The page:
No change in Pak attitude to terror: Tharoor

"Now, this sort of thing does worry us. We want to see some really clear and firm action," said India's Minister of State for External Affairs Shashi Tharoor on CNN's "Fareed Zakaria GPS" programme.

India asked for two things "after the massacres of Mumbai in 26.11, as we call it in India," he said when asked if the Pakistani government has changed in the last three or four months with the rise of a civilian, democratic government.

"We asked for credible action to bring the perpetrators of that horror to justice. And we asked for credible action to dismantle the infrastructure of terror from which attacks had repeatedly been launched in India over the last couple of decades," Tharoor said.
"Now, frankly, we haven't seen enough action on either," he said noting, "The Pakistanis are "saying the right things...But it's what they do that matters."

"What we want now is something new, something clear-something that shows within Pakistan that it's a clean break from the condoning, at the very least, if not the actual leading, of terrorist actions against India," Tharoor said.

India certainly hoped that recent militant attacks on the Pakistani state would make Islamabad take on the fight against jihad, he said.

But "one of the concerns we've had in recent years is that there appears to have been a tendency in some parts of the Pakistani establishment to think there are good terrorists and bad terrorists."

"The good terrorists are the guys who go off and bomb Indians, and kill Indians in India. And the bad terrorists are the ones who attack Pakistani interests, whether in Afghanistan or inside Pakistan," Tharoor said.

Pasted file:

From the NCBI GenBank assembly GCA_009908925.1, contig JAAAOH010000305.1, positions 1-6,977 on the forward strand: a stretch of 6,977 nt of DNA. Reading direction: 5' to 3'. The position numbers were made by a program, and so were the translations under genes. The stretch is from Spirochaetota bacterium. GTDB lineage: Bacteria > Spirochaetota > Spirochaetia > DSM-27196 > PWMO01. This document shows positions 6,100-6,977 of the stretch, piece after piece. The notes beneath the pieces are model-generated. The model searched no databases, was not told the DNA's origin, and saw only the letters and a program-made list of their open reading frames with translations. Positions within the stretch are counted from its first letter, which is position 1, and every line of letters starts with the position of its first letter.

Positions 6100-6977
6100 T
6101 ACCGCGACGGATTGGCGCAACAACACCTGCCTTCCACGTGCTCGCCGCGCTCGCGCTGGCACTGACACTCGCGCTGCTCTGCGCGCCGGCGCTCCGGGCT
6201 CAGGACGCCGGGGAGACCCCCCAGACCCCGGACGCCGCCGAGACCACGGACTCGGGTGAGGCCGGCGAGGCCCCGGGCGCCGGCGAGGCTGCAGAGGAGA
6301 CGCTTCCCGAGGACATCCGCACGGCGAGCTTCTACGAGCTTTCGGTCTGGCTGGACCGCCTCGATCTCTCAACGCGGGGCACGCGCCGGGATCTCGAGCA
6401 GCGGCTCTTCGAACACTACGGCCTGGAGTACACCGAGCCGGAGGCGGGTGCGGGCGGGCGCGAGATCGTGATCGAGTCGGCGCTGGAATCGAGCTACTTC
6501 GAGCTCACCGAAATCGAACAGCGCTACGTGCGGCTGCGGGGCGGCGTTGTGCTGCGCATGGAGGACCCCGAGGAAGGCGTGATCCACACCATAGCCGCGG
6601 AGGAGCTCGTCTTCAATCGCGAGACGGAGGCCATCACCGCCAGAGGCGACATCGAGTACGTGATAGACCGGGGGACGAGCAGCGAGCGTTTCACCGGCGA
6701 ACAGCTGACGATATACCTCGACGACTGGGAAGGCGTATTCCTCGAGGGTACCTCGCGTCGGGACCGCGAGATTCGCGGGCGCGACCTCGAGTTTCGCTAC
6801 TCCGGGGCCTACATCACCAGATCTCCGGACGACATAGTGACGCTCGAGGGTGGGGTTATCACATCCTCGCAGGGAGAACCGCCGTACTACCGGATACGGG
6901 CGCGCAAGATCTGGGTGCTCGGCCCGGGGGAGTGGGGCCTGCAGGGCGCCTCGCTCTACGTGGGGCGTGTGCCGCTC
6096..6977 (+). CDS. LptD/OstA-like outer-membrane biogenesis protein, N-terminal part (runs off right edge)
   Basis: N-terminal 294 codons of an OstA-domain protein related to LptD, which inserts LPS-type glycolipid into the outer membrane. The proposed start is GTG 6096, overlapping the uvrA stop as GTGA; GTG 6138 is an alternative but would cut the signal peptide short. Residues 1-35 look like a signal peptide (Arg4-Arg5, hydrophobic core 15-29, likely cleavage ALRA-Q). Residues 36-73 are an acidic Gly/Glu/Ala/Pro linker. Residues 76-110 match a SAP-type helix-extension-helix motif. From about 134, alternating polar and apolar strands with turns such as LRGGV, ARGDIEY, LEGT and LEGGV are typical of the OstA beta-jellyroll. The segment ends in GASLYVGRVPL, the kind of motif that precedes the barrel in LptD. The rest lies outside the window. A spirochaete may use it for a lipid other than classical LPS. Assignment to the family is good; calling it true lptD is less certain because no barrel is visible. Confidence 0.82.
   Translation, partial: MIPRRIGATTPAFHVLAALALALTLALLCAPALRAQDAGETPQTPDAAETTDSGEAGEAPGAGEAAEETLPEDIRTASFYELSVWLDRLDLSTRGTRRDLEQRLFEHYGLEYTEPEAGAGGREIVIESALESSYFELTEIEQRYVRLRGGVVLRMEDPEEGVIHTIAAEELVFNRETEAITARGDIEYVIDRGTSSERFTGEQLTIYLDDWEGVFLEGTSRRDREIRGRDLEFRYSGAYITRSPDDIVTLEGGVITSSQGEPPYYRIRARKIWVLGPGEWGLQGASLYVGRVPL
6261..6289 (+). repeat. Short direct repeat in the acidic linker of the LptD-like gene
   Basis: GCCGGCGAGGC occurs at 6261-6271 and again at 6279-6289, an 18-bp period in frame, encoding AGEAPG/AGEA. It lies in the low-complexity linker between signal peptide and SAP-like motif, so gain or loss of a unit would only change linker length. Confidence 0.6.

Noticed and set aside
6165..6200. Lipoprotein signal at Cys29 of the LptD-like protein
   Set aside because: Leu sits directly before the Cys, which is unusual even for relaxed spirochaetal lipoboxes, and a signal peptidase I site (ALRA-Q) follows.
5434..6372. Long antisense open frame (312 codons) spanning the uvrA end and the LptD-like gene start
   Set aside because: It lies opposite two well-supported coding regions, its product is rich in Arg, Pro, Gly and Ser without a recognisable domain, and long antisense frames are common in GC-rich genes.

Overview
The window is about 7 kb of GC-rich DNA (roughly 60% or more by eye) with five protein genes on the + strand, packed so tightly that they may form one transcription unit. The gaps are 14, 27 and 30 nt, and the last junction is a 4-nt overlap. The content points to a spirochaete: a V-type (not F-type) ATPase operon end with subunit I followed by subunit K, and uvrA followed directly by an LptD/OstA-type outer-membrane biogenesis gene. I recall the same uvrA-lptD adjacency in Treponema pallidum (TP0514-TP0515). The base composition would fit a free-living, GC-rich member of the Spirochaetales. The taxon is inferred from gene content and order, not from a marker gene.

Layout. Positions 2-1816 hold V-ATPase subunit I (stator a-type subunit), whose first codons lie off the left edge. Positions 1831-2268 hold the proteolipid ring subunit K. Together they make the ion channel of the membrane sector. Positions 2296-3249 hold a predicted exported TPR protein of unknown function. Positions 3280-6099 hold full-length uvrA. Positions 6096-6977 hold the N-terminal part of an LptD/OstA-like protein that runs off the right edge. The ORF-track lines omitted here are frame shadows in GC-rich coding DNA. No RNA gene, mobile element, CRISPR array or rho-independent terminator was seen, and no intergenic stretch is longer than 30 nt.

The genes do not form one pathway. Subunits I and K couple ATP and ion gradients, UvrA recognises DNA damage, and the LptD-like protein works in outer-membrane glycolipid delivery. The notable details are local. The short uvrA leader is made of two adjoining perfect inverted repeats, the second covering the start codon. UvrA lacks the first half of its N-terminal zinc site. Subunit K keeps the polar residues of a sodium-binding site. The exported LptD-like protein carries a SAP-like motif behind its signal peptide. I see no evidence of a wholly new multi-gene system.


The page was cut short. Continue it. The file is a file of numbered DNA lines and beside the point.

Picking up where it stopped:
"So, in other words, you blow up the Taj Mahal Hotel, you're a good guy. You blow up the Marriott in Islamabad, you're a bad guy."

"Now, that sort of distinction-which I'm not saying is held at the highest levels of government, but certainly has been held in some elements on that side of the border-that distinction must disappear," Tharoor demanded.

"And if what we're seeing now with the assault on Pakistani military headquarters clinches the argument once and for all, then it will be a case, we believe, of Dr. Frankenstein really deciding he has to execute his own monster," he said.

Tharoor regretted that Pakistan is "actually using jihadi militants as an instrument of destabilisation in both Afghanistan and India. And we think that's wrong."
India actually had a vision of a peaceful subcontinent, Tharoor said asserting, "India is not interested in being a threat to Pakistan or any other country."

Answering former Pakistan president General Pervez Musharraf on why India was keeping 400,000 troops on the Pakistani border, Tharoor noted, ".Any attacks that have occurred in India have occurred from that border...And therefore, for us not to have a defensive capacity would be irresponsible."

Noting that Prime Minister Manmohan Singh "has repeatedly said to Pakistan, you take one step, we will meet you more than half-way," he said: "It takes a lot of political courage to do that when you're talking about a country from which assaults like the Mumbai massacre have been launched against us."

"All we're asking is for Pakistan to show us enough good faith, and it will be reciprocated with generosity and conviction on the Indian side."

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